Monday, July 21, 2014

Atlanta's Best Double-Stack Burgers (Part 3): Gunshow

Kevin Gillespie's Gunshow is probably my favorite restaurant it the city right now. The small plate dim sum style service jives perfectly with my desire to try a little bit of everything on his menu. Gillespie and his staff basically make whatever they feel that particular week, which means you can and will transition from elegantly plated foie gras to equally delicious casual dishes like the "West Coast" burger.

This burger is Gillespie's take on the "secret" menu item from In-N-Out Burger, the Double-Double Animal Style. This burger came in the midst of a fast-paced meal, so I didn't get a lot of the specifics about sourcing, etc.

The Meat: The patties are 3-4 oz. each and expertly seared.  I'm not sure what cut is used, but it's probably 80/20 chuck. The beef is tender and extremely juicy.

The Bun: Perfectly soft and crisp on the cut side, which helps it stand up to the toppings.

The Cheese:  Standard American, as it should be. 

The Toppings: Grilled onions, pickles, and house made thousand-island smear. The extra sauce and nearly caramelized onions make for a very messy burger.

The Verdict: 95/100.  This burger is downright slutty in all the best ways and is a must order (if it's being offered, which it isn't always), no matter how many courses of foie gras or seared scallops you've already had. Order it, clean yourself up, and take the walk of shame to your car knowing you've had one of the best burgers in the city.

Previous Ratings:
"The Meatstick" - One Eared Stag (97/100)
"Apache Style" - Grindhouse Killer Burgers (87/100)
"Beltline Burger" - H. Harper Station (85/100)
"The Caboose" - Stationside (80/100)

Friday, July 18, 2014

Friday Cocktail: Champs-Élysées

And we're back!  I've been pretty delinquent in posting Friday cocktails here, and even more delinquent in food-related posts, but forget all that and make this drink.  Today's cocktail, the Champs-Élysées, is very similar to the Sidecar but uses Green Chartreuse for some added complexity (and kick), rather than Cointreau. This one manages to be both complex and refreshing at the same time, a perfect drink for the unusually cool July weather we've had this week.  Santé!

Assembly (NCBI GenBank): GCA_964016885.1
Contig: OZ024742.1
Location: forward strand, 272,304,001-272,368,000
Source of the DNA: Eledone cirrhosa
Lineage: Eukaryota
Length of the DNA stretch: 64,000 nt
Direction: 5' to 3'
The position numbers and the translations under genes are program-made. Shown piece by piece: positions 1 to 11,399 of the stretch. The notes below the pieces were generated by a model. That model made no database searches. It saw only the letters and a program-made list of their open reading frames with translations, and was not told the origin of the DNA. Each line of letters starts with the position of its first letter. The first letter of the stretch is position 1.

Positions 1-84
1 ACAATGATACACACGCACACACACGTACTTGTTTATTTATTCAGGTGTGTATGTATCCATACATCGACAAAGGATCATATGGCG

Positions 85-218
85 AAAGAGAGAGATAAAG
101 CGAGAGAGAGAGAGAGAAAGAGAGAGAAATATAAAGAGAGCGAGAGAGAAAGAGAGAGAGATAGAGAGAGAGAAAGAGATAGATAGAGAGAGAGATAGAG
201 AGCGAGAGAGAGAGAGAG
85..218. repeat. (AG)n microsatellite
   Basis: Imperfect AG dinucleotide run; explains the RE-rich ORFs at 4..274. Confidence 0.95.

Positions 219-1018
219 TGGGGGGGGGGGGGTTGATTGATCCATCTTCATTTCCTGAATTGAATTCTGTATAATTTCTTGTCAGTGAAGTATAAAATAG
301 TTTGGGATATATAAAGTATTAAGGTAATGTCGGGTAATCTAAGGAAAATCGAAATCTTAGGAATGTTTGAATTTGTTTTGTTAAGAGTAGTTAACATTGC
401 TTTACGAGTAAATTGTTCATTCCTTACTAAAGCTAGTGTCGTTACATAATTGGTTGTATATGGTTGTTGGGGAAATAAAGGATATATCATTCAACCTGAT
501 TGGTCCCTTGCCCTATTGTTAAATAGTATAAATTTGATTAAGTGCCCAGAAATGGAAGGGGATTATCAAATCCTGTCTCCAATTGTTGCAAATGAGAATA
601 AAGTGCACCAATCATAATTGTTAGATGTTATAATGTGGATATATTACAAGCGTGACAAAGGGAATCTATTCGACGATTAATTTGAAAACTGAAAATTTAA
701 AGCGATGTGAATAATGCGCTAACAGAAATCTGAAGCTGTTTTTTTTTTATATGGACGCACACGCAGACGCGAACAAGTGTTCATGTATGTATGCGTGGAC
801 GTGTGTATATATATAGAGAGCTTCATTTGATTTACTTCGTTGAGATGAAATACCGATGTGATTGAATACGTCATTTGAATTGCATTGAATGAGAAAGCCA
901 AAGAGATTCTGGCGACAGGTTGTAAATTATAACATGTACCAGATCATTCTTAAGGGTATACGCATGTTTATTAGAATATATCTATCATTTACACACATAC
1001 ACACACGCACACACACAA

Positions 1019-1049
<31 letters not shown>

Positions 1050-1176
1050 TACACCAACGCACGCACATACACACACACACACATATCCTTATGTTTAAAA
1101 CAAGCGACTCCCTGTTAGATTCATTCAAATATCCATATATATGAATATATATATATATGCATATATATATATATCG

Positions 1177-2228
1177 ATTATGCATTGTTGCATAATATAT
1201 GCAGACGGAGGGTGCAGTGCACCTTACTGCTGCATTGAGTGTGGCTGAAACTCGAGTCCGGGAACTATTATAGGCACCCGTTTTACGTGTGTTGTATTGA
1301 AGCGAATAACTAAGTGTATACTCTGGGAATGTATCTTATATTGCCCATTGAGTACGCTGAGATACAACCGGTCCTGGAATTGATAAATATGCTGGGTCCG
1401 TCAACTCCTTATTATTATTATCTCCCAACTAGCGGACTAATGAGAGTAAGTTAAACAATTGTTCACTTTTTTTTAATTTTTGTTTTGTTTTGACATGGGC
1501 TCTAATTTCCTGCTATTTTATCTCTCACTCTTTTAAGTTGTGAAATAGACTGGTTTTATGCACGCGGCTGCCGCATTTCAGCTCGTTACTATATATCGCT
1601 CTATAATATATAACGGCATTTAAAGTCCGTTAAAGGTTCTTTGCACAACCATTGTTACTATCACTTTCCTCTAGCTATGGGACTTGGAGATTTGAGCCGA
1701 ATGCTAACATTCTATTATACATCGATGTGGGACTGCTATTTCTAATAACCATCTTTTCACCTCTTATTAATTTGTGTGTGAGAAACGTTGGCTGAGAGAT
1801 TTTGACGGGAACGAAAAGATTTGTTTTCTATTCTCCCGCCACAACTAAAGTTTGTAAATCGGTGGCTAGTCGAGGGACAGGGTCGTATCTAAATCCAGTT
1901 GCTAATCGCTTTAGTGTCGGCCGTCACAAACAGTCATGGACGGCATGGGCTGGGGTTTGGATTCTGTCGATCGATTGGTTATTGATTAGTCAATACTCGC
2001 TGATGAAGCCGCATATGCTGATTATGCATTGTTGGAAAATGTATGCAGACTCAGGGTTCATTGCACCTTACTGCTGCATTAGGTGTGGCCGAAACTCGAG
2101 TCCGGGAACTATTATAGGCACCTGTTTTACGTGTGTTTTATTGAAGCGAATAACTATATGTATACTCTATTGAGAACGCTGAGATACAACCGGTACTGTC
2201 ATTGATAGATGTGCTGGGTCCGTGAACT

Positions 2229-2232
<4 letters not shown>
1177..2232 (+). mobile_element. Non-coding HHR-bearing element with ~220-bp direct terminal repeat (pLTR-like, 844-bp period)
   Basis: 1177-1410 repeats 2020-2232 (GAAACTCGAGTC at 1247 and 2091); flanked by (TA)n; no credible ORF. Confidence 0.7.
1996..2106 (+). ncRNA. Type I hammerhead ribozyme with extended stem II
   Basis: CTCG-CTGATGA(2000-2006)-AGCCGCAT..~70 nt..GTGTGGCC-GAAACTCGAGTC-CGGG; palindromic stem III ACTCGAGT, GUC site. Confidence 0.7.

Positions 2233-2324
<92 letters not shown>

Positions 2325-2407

Harry Craddock, The Savoy Cocktail Book (1930)

- 2 oz. Cognac (Pierre Ferrand Ambre)
- .5 oz. Green Chartreuse
- .75 oz. Lemon Juice
- .25 oz. Simple Syrup
- 1 dash Angostura Bitters

Combine ingredients in cocktail shaker with ice and shake vigorously.  Double strain into chilled coupe glass and garnish with lemon twist.

Thursday, July 17, 2014

Bourbon Review: Abraham Bowman Double Barrel Bourbon

The Sazerac-owned A. Smith Bowman Distillery has released a number of finished whiskies, which have ranged from mediocre to very good. I really enjoyed the port finished bourbon they did a while back, though I did not much care for the gingerbread stout beer cask finish they did last fall. The latest "limited edition" release (and doesn't it feel like everything is a limited edition these days?) is a "Double Barrel" bourbon. For this one, they took six year old bourbon and re-barrelled in in more new charred oak barrels for an additional 11 months. Although the total barrel time is just over seven years, you would expect the re-barreling to impart a lot more wood. Let's see.

Price: $79 (which is a bit over MSRP)
Proof: 50% ABV (100 proof)
Age: 7 years, 2 months
Mashbill: Reportedly Buffalo Trace Mashbill No. 2 (high rye)
Color:  Sweet Tea

Nose: Pronounced wood but balanced by toasted marshmallow, maple syrup, and 'Nilla wafers. There is a lot of alcohol on the nose, even after considerable air time.
Palate:  Dry and oak forward, but there is some sweetness to help keep the wood in check. The toasted marshmallow is in the background along with clove and white pepper. 
Finish: Medium length, dry finish that leaves the clove and pepper on the tongue.

Overall:  B

This is a nice enough bourbon, though a bit dry for my taste. It is not an oak bomb, to be sure, but there are several bourbons for half the price that I would prefer. I suppose that in today's market, all you have to do is call something a "limited edition" or "special release" and you can charge $70+ for it. Oh well, I guess I can't blame them when people like me buy these whiskies before they even hit the shelves.